In many cultures the world over, tea plays a distinct and intricate role in the etiquette of society. Morocco is no different: time spent with friends is time spent over a pot of tea. In fact, not offering friends—or any guests, for that matter—tea is the height of rudeness; it just isn’t done. And any time is a good time for tea, no matter how much of a hurry you may be in.
Moroccans treasure their tea, which is usually a Chinese green blended with sugar and herbs such as mint, bitter orange blossoms and absinthe leaves. It differs by region and season, and there is a prescribed ritual surrounding its preparation and consumption. It’s a constant reminder to slow down and savor life.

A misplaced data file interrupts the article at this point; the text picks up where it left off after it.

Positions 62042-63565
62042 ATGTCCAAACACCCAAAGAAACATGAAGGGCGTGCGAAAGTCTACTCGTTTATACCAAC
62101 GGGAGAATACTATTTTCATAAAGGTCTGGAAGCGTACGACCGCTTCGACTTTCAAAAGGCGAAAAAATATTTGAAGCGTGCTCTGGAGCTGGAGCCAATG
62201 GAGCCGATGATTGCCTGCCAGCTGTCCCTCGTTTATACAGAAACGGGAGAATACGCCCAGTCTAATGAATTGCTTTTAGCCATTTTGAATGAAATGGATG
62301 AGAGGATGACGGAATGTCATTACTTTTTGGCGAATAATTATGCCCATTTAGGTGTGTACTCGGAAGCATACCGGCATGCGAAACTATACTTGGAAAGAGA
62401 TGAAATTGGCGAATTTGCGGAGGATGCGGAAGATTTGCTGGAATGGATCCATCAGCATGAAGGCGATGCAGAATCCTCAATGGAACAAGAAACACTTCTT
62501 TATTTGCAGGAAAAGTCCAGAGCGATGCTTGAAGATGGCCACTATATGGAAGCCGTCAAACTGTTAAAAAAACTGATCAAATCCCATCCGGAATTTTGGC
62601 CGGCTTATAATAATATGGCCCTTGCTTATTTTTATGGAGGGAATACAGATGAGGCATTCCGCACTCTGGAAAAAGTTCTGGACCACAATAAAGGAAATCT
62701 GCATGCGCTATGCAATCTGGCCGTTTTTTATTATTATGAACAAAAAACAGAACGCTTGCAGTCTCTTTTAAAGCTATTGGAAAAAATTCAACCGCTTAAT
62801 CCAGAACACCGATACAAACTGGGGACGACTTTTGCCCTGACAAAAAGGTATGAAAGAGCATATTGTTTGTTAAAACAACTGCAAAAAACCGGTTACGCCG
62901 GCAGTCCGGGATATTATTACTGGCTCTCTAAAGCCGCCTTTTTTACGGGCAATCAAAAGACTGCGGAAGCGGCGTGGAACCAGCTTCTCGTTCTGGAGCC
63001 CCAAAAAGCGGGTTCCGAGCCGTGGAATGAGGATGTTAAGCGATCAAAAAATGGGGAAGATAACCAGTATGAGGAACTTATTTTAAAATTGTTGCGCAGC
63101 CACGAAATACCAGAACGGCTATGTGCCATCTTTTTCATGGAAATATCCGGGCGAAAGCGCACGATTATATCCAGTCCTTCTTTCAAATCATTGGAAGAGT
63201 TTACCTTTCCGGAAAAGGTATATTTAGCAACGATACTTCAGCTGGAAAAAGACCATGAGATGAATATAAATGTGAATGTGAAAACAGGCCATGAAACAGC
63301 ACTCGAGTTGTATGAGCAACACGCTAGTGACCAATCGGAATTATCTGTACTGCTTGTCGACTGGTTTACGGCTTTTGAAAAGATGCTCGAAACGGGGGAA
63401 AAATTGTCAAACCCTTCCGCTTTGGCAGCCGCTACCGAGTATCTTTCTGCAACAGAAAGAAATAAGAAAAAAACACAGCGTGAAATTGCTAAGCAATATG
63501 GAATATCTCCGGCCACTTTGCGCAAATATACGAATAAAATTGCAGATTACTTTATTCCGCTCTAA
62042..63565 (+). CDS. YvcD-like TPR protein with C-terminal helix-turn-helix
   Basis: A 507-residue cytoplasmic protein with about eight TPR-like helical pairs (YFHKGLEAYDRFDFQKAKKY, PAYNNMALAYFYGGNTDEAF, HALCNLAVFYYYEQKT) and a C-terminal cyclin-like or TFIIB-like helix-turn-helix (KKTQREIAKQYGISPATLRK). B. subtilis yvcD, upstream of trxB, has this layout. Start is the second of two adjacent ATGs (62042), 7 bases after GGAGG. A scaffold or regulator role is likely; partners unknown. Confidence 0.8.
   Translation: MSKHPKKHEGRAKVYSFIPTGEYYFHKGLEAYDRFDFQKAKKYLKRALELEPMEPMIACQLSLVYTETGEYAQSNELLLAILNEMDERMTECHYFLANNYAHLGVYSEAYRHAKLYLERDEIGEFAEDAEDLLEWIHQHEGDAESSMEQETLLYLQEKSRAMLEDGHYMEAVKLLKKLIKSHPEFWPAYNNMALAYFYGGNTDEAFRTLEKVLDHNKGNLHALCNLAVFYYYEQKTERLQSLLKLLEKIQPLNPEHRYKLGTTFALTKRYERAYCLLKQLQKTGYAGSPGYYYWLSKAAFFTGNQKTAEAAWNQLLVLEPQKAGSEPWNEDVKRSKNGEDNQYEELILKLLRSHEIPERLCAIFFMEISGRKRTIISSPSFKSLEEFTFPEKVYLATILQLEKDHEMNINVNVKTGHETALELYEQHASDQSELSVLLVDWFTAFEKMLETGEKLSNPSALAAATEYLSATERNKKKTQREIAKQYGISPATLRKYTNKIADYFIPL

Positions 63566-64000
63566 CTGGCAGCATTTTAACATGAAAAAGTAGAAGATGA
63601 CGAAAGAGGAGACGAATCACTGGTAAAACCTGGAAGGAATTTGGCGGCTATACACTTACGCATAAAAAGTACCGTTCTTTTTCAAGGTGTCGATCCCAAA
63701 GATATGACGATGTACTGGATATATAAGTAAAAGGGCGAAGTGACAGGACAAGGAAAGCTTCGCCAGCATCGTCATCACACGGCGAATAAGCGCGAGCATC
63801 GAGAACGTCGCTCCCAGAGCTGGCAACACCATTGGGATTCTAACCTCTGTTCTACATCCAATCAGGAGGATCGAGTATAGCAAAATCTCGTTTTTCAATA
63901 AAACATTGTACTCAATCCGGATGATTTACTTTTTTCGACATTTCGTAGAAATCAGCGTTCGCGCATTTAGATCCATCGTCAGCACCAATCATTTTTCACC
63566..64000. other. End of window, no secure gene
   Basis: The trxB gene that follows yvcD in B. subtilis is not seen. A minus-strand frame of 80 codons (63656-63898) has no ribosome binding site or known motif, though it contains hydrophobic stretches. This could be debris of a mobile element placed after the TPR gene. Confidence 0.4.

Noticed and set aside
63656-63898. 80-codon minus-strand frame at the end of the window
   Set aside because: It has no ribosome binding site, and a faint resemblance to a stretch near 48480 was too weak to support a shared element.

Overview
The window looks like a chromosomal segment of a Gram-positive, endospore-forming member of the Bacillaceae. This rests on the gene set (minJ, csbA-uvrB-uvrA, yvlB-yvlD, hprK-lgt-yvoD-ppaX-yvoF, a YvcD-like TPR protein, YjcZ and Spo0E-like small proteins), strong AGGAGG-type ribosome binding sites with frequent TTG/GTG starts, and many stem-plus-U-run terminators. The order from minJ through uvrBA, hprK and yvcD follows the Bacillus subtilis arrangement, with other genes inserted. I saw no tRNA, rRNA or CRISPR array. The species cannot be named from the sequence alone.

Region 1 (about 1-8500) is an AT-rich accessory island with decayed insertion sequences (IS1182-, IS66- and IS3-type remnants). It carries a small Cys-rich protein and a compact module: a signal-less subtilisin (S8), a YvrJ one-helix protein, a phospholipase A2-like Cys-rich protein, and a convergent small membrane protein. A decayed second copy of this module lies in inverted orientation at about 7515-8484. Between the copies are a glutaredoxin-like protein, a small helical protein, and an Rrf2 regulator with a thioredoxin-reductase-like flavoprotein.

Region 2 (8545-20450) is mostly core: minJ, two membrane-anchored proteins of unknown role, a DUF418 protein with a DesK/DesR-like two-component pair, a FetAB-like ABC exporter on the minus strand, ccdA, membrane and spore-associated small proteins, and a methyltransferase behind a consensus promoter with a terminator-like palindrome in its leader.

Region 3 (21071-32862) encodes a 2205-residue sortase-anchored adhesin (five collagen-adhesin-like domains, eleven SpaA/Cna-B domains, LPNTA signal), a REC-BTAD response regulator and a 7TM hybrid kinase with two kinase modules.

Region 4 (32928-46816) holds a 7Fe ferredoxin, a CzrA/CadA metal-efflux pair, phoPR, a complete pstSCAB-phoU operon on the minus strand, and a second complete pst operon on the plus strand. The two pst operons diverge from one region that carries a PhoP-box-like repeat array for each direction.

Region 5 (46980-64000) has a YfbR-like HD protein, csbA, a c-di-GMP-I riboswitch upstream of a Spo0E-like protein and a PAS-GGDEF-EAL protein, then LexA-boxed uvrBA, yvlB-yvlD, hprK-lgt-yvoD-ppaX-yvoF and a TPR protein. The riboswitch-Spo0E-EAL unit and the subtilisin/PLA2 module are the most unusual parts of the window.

Enjoy one writer’s experiences with tea in Morocco.
We’re going back into the archives to revisit these classic posts by James Norwood Pratt. This post includes the last two in the series of Chinese green teas: “Green Tea: Dragon Well (Longjing or Lung Ching)” and “Green Tea: Biluochun”. We have added a link to the end of each … Continue reading
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